PERRY, Ga. — After a moment of stillness, the gates swing open and bareback rider Isaac Ingram rockets into the freshly tilled arena on the back of a bucking gray bronco.
The air is heavy with tension as the crowd watches, waiting to see how long Ingram can stay on his horse as it whips him around, sending his hat tumbling to the ground as he spurs up to stay in the competition.
Every February, thousands of people travel to the Georgia National Fairgrounds and Agricenter in Perry to watch cowgirls and cowboys like Ingram compete in the Georgia National Rodeo, the only rodeo in the state that affects world rankings.
The tradition continued throughout the coronavirus pandemic and this year drew more than 200 competitors from across North America who performed in events like bareback riding, saddle bronc riding, bull riding, tie down roping, team roping, steer wrestling and barrel racing.
“This is the best job in the world to us, because it’s eight seconds of fun, and we get to travel the country doing it with our buddies,” said Ingram, who hails from Eunice, Louisiana, and ended up placing fourth in bareback riding, earning $405.
Among Ingram’s newest rodeo buddies was Weston Hamilton, from Tellico Plains, Tennessee. The two spent several hours looking over the horses they had been assigned as livestock handlers moved bulls, calves and steers all around them.
While contestants in events like tie down roping and steer wrestling bring their own horses, contractors like the Barnes PRCA Rodeo Company provide the bareback and saddle bronc riding horses, which are randomly assigned. These horses are called “broncs,” short for broncos, a term for partially-tamed horses carried over from rodeo history.
Cowboys and cowgirls can research their assigned horses online as well as contact others who have previously ridden them to learn about their temperaments and history, Hamilton said.
“You know your horse a few days in advance, so you can find out if it’s a horse that you don’t want to get on,” said Hamilton. “They do that so that everybody has a fair opportunity to win money. The contractor wants their horses to do well, so they bring a pretty even pen.”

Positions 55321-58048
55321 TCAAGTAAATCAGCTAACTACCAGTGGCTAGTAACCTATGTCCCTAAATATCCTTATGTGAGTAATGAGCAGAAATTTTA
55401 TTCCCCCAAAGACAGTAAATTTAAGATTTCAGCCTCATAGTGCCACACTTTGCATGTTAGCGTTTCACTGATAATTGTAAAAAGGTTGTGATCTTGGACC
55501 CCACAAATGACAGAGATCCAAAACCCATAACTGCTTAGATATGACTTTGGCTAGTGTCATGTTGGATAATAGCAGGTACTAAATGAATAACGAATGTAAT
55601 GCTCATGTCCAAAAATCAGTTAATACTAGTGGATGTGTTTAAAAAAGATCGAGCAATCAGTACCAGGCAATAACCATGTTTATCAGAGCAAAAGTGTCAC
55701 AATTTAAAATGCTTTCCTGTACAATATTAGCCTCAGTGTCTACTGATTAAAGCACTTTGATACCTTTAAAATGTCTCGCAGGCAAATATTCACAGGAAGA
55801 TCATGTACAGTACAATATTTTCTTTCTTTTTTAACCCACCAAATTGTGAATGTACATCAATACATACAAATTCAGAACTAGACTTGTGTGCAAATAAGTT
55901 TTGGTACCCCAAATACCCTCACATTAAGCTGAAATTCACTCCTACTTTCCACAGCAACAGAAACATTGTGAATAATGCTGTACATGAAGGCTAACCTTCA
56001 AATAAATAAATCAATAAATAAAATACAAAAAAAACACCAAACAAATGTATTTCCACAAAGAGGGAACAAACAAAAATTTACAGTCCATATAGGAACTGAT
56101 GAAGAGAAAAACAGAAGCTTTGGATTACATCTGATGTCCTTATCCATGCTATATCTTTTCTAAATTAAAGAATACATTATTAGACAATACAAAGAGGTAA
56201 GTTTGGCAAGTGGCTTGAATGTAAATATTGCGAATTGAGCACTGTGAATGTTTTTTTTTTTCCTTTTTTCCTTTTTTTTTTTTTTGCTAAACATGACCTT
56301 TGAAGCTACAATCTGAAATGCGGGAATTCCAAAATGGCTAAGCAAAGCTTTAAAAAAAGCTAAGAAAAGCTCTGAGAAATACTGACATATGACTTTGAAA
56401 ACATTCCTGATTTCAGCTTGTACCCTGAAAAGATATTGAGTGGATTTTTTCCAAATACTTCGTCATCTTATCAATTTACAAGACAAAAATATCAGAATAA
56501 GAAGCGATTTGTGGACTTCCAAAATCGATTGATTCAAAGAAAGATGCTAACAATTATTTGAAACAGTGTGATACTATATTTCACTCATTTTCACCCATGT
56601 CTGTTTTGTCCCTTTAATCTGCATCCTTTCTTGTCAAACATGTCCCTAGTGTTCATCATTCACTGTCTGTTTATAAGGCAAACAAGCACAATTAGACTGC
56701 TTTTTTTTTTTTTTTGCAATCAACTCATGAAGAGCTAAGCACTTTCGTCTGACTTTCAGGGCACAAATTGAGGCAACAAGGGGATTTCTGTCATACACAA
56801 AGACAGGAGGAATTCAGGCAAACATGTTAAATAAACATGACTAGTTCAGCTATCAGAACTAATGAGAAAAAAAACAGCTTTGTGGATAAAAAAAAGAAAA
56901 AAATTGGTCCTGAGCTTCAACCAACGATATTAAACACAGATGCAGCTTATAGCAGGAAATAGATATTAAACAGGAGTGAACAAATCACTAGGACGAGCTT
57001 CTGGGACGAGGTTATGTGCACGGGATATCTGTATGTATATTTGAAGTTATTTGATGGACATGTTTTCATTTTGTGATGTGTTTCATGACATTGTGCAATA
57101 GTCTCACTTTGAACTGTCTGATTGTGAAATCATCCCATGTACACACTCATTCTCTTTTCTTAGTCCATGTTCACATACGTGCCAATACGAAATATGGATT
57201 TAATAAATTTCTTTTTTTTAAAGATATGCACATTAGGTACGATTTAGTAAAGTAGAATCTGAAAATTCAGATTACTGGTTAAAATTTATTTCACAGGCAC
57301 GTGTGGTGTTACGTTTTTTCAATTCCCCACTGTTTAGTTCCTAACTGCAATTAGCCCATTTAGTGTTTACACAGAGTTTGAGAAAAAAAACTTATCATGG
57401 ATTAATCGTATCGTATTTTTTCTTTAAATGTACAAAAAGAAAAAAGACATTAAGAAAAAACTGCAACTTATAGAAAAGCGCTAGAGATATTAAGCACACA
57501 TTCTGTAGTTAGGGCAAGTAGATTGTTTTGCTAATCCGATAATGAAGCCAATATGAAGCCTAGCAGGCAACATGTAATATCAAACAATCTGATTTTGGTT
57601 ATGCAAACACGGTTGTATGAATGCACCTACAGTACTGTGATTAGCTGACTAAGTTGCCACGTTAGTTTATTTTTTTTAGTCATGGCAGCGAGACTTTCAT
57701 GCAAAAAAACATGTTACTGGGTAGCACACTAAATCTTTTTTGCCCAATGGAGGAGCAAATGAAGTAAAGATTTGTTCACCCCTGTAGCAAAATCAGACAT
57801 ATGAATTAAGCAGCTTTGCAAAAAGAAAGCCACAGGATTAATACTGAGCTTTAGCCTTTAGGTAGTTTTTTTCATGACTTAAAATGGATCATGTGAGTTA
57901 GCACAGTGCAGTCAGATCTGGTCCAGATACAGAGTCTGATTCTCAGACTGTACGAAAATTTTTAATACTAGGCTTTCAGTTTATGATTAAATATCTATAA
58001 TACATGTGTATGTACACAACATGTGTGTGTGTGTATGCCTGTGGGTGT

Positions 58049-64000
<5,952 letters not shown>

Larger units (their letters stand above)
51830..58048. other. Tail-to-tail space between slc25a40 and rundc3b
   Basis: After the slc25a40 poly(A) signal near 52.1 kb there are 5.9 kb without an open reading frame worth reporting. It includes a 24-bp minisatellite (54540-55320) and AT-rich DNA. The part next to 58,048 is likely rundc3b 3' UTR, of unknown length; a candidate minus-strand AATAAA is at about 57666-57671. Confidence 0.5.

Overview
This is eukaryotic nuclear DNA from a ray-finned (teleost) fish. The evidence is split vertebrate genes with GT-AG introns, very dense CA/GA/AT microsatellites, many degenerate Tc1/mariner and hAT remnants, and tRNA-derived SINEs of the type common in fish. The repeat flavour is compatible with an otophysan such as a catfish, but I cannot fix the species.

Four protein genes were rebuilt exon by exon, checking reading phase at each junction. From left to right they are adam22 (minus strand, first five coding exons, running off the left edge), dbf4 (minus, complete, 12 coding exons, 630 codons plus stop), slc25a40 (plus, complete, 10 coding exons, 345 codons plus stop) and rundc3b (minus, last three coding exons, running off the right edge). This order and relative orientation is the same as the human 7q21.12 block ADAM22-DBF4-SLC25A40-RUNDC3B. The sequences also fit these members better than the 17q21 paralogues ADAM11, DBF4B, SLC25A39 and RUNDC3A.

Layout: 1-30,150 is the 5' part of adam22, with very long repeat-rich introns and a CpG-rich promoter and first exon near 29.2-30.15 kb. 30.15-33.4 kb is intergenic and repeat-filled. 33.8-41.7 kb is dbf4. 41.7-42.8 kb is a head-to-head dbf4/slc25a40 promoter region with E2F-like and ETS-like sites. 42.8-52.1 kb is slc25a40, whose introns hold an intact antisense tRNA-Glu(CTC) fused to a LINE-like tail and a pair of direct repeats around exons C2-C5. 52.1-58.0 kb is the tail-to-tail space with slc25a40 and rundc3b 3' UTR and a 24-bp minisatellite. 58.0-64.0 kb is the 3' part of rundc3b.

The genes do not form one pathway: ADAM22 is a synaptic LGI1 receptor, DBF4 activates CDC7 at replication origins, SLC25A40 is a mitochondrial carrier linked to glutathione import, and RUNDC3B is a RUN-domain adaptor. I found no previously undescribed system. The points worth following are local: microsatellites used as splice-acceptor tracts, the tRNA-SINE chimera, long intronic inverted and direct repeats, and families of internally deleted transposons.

Bareback riding can be fun, but it takes a great deal of courage, said bareback rider Hunter Ramsey of El Dorado, Arkansas.
“The second you think you’re going to get hurt is the second you get hurt,” Ramsey said. “But if something happens, I’d rather something happen out there than spend my life wishing I was doing something.”
Bullfighter and animal handler Luke Moore of Audubon, Iowa, is well acquainted with the dangers of the rodeo. Part of his job is to distract the bull after a rider has fallen so that he or she has time to get off the ground before being trampled by the animal.
“Those guys see a lot of leg injuries, and sometimes guys will hang up or get slammed down,” Moore said of the rodeo competitors. “Typically, you don’t see many terrible injuries, but every once in a while a guy will break a leg or a hip and they’ll be hung up for a while.”
Despite the grueling nature of the sport and the significant time investment in training, travel and competition, the culture and camaraderie surrounding rodeos brings in new contestants and keeps veterans returning. For many cowboys, the rodeo is a family affair, said Ramsey.
“I grew up in it,” Ramsey said. “My dad rode bareback horses, and I started riding sheep when I started walking. I started riding calves, and then I got on my first bareback horse in 2011 when I was 10 years old.”
The Georgia National Rodeo is the only rodeo in the state sanctioned by the Professional Rodeo Cowboy Association. While other rodeos are held around Georgia, they do not contribute to the world standings of cowboys and cowgirls that compete.
Points earned by cowboys and cowgirls in the Georgia National Rodeo will also contribute to the qualifications to compete in the 2022 Wrangler National Finals Rodeo, known as the Super Bowl of Rodeo, in December.
While the rodeo is a place for cowboys and cowgirls to meet and earn points, the event also provides an economic boost to the area, said Erin Flournoy, the fairgrounds’ marketing and special programs assistant.
“We have people coming from all over the state into Perry to stay at hotels, visit restaurants, spend the weekend to come to the rodeo,” Flournoy said. “A big part of our economic impact is the tourism.”
For local cowboys like tie down roper Chase Goble from Sugar Valley, Georgia, the rodeo gives him a chance to do something he loves without having to travel too far.
“I’ve been coming to Perry for several years now, and this place is hard to beat,” Goble said. “I love the state of Georgia, and I love staying in it, especially when it means I get to sleep in my own bed tonight.”